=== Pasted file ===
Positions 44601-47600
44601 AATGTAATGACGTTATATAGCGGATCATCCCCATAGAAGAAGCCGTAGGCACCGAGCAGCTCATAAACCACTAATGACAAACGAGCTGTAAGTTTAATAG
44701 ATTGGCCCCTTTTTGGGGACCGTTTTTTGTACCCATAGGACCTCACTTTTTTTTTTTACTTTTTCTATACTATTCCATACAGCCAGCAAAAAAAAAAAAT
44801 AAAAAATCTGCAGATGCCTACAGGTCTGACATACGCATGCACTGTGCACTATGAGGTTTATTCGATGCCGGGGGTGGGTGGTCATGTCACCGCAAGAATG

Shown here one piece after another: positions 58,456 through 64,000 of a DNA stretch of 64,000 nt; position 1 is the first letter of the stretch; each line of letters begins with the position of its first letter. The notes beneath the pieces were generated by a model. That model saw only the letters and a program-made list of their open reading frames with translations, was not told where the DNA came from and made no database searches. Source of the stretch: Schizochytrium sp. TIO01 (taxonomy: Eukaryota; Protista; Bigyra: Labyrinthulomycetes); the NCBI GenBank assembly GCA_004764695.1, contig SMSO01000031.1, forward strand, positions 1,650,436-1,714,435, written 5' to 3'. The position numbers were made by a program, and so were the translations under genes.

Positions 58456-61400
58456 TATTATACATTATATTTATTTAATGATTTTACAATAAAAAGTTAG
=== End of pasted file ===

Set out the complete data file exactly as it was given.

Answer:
Positions 44601-47600
44601 AATGTAATGACGTTATATAGCGGATCATCCCCATAGAAGAAGCCGTAGGCACCGAGCAGCTCATAAACCACTAATGACAAACGAGCTGTAAGTTTAATAG
44701 ATTGGCCCCTTTTTGGGGACCGTTTTTTGTACCCATAGGACCTCACTTTTTTTTTTTACTTTTTCTATACTATTCCATACAGCCAGCAAAAAAAAAAAAT
44801 AAAAAATCTGCAGATGCCTACAGGTCTGACATACGCATGCACTGTGCACTATGAGGTTTATTCGATGCCGGGGGTGGGTGGTCATGTCACCGCAAGAATG

Shown here one piece after another: positions 58,456 through 64,000 of a DNA stretch of 64,000 nt; position 1 is the first letter of the stretch; each line of letters begins with the position of its first letter. The notes beneath the pieces were generated by a model. That model saw only the letters and a program-made list of their open reading frames with translations, was not told where the DNA came from and made no database searches. Source of the stretch: Schizochytrium sp. TIO01 (taxonomy: Eukaryota; Protista; Bigyra: Labyrinthulomycetes); the NCBI GenBank assembly GCA_004764695.1, contig SMSO01000031.1, forward strand, positions 1,650,436-1,714,435, written 5' to 3'. The position numbers were made by a program, and so were the translations under genes.

Positions 58456-61400
58456 TATTATACATTATATTTATTTAATGATTTTACAATAAAAAGTTAG